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Sexual Offenders Risk, Recidivism, and Social Policies

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  • 1. Sex offender policies July 2006 NACDL 1 Jill S. Levenson, Ph.D. Lynn University Boca Raton, FL jsljwm@bellsouth.net Sexual Offenders: Risk, Recidivism, and Social Policies
  • 2. July 2006 NACDL 2Sex offender policies The problem of sexual violence  Approximately 90,000 cases of child sexual abuse are confirmed in the U.S. each year (Administration on Children Youth and Families, 2004).  Self-report victimization surveys have found that 23% of adults were sexually abused before the age of 18 (Finkelhor, Moore, Hamby, & Straus, 1997).  17-22% of women and 2-8% of men have been victims of sexual assault (Putnam, 2003; Satcher, 2001).  The Incidence and Prevalence Survey indicated there are 78 sexual assaults per hour in our country (Tjaden & Theonnes, 2000).  Because many cases of sexual abuse go unreported due to victim fear, shame, or loyalty to the abuser (Salter, 1995), documented reports of sexual assault underestimate the extent of the problem.  The majority of sex crimes may go undetected (Abel, Becker, Cunningham-Rathner, Mittleman, Murphy, & Rouleou, 1987; Bureau of Justice Statistics, 1997).  Some sexual offenders admit to committing many more sexual assaults than those for which they have been caught (English, Jones, Pasini-Hill, Patrick, & Cooley-Towell, 2000; Heil, Ahlmeyer, & Simons, 2003).
  • 3. July 2006 NACDL 3Sex offender policies Myth or Fact?  All sex offenders reoffend  Treatment doesn’t work  Stranger Danger  Sex crime rates are on the rise
  • 4. July 2006 NACDL 4Sex offender policies
  • 5. July 2006 NACDL 5Sex offender policies Recidivism Facts 0% 20% 40% 60% 80% 100% DOJ Canada long term 0% 50% 100% SO NON SO  US Dept. of Justice  5.3% recidivism rate over 3 year follow-up  Sex offenders were less likely than non-sex offenders to be rearrested for any offense –– 43 % of sex offenders versus 68 % of non-sex offenders.  Sex offenders were 4 times more likely than non-sex offenders to be rearrested for a sex offense.  Solicitor General’s Office of Canada (n = 29,000)  14% recidivism rate over 5 years – all sex offenders  13% - child molesters  Long-term (15 years) follow-up have found recidivism rates of 24% (Harris & Hanson)
  • 6. July 2006 NACDL 6Sex offender policies Source Recidivism Rate Definition of recidivism Follow-up period Sample size Hanson & Bussierre (1998) Charges or convictions 4-5 years 29,450 All sex offenders 14% Child molesters 13% Rapists 20% Hanson & Morton-Bourgon (2005) Charges or convictions 5-6 years 19,267 All sex offenders 14% Harris & Hanson (2004) Charges or convictions 15 years 4,724 All sex offenders 24% Incestuous molesters 13% Child molesters / girl victims 16% Child molesters / boy victims 35% Rapists 24% Bureau of Justice Statistics (2003) arrests 3 years 9,691 All sex offenders 5.3%
  • 7. July 2006 NACDL 7Sex offender policies Harris & Hanson, 2004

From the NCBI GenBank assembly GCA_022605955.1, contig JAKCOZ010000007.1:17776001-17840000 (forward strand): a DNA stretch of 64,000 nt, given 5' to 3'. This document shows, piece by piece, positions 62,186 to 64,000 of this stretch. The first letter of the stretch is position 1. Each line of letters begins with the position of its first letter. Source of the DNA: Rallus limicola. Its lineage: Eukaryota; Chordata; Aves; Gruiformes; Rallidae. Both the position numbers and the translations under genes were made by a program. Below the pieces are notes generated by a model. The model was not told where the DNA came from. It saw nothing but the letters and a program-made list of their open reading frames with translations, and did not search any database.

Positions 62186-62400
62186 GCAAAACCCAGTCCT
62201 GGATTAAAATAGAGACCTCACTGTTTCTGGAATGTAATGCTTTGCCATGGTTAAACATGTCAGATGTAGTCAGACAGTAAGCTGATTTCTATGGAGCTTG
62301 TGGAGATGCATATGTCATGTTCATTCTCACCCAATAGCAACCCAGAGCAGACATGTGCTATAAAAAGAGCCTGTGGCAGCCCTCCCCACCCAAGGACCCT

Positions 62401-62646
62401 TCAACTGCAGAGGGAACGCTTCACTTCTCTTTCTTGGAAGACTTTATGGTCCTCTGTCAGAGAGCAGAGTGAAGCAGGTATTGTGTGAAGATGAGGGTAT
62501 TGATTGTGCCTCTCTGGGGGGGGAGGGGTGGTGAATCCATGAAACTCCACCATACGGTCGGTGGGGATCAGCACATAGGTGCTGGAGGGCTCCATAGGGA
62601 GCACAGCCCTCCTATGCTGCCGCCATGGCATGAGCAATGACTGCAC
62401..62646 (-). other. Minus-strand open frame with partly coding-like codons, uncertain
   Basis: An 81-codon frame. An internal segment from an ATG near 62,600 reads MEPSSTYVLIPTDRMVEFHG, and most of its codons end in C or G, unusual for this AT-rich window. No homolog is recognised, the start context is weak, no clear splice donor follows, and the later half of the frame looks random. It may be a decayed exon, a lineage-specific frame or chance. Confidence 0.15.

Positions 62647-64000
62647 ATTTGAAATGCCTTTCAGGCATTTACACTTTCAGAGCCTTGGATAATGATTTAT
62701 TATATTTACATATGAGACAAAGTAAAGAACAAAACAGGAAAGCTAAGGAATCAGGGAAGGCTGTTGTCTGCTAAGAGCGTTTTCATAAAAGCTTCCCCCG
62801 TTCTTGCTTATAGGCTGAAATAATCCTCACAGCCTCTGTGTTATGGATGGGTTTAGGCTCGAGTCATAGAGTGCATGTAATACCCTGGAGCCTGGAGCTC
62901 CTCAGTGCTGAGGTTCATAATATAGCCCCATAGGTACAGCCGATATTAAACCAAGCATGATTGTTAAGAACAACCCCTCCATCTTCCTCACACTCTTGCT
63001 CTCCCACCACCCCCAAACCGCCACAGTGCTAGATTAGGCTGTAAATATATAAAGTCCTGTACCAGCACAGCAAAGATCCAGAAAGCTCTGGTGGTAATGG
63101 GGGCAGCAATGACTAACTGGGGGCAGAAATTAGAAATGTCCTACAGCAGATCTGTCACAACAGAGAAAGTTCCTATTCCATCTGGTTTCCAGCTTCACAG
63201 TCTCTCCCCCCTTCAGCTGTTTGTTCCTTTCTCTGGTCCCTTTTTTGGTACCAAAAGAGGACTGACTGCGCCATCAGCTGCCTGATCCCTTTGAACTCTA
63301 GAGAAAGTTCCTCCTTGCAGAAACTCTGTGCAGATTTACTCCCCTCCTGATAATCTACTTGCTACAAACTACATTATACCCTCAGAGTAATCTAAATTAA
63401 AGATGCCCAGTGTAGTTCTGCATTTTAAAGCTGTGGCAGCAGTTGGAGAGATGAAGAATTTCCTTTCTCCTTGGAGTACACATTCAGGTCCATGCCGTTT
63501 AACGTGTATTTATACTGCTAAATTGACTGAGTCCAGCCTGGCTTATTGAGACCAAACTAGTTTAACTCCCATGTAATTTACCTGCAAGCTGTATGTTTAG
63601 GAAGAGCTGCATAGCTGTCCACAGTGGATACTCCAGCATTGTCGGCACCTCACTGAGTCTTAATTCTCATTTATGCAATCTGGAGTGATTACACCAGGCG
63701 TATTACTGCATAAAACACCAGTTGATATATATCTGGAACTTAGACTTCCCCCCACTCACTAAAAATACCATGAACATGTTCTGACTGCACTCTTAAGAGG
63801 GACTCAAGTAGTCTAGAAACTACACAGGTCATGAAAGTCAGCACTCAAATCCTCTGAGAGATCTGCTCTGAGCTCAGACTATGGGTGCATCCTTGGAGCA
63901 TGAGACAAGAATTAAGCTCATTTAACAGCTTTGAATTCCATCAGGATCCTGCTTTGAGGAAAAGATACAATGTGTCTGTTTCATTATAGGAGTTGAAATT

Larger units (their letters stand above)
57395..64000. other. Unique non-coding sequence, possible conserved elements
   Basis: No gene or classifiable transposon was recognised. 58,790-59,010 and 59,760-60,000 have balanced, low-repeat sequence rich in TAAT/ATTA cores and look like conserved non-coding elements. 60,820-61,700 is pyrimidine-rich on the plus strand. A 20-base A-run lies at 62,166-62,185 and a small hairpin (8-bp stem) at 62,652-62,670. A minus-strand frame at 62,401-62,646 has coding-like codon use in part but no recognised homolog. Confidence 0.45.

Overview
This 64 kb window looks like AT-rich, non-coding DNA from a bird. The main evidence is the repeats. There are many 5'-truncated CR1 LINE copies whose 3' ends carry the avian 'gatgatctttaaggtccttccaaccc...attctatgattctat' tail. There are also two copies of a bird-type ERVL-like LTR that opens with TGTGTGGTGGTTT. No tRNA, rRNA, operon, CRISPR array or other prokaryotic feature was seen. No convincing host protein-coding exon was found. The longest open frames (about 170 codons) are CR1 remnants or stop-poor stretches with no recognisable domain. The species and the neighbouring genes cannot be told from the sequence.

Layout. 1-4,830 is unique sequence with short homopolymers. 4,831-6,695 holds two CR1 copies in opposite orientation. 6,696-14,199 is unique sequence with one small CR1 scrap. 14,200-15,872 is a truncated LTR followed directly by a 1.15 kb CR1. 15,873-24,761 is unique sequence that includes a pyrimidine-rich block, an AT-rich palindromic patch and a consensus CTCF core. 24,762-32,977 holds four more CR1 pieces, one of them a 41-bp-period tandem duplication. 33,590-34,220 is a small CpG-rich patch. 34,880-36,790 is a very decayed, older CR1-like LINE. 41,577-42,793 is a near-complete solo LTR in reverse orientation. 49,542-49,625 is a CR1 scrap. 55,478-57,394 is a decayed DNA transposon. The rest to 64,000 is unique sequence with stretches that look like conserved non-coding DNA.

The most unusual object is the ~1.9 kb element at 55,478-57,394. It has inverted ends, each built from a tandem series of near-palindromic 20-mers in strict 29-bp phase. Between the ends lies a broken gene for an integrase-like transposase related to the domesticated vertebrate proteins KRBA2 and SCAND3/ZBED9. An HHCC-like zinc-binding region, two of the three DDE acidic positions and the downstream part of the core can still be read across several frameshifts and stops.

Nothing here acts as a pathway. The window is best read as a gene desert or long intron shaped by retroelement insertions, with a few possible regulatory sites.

• 8. July 2006 NACDL 8Sex offender policies Harris and Hanson (2004)  N = 4,724; 15 year follow up period:  “Most sexual offenders do not re-offend sexually over time. This may be the most important finding of this study as this finding is contrary to some strongly held beliefs. After 15 years, 73% of sexual offenders had not been charged with, or convicted of, another sexual offence. The sample was sufficiently large that very strong contradictory evidence is necessary to substantially change these recidivism estimates” (p. 17).
  • 9. July 2006 NACDL 9Sex offender policies Some sex offenders are more dangerous than others  pedophiles who molest boys: 35-52%  rapists of adult women: 19-39%  Incest offenders: < 10% - 13%  Repeat offenders are more likely to reoffend than first-time offenders.  Those who comply with probation and treatment have lower reoffense rates than those who violate the conditions of their release.  Sex offenders who target strangers are more dangerous than those with victims inside their own family.
  • 10. July 2006 NACDL 10Sex offender policies Fact: Sex crime rates have declined.  Sex crime rates, like other serious, non-sexual crimes (e.g., assault, robbery), have declined substantially over the past decade, based on both official crime reports and victim reports (Tonry, 2004).  Rape arrest rates peeked in 1990 and have decreased steadily since 1991.  The 2001 rate for forcible rape was 9.6 per 100,000, the lowest rate recorded since national record-keeping practices were implemented (Maguire & Pastore, 2003).  Child sexual abuse rates also appear to be on the decline (Finkelhor & Jones, 2004; Jones & Finkelhor, 2003).  It might be argued that the drop in crime rates is a direct result of increasingly aggressive crime policies, but sociological and criminological scholars assert that such trends are more likely a result of society’s changing values and social norms (Tonry, 2004).
  • 11. July 2006 NACDL 11Sex offender policies Cause and effect can be misleading…
  • 12. July 2006 NACDL 12Sex offender policies Are sex offenders the most dangerous type of criminal?  The U.S. Department of Justice (Bureau of Justice Statistics, 2002).  burglary (74%)  larceny (75%)  auto theft (70%)  DUI (51%)  Sex offenders 5.3%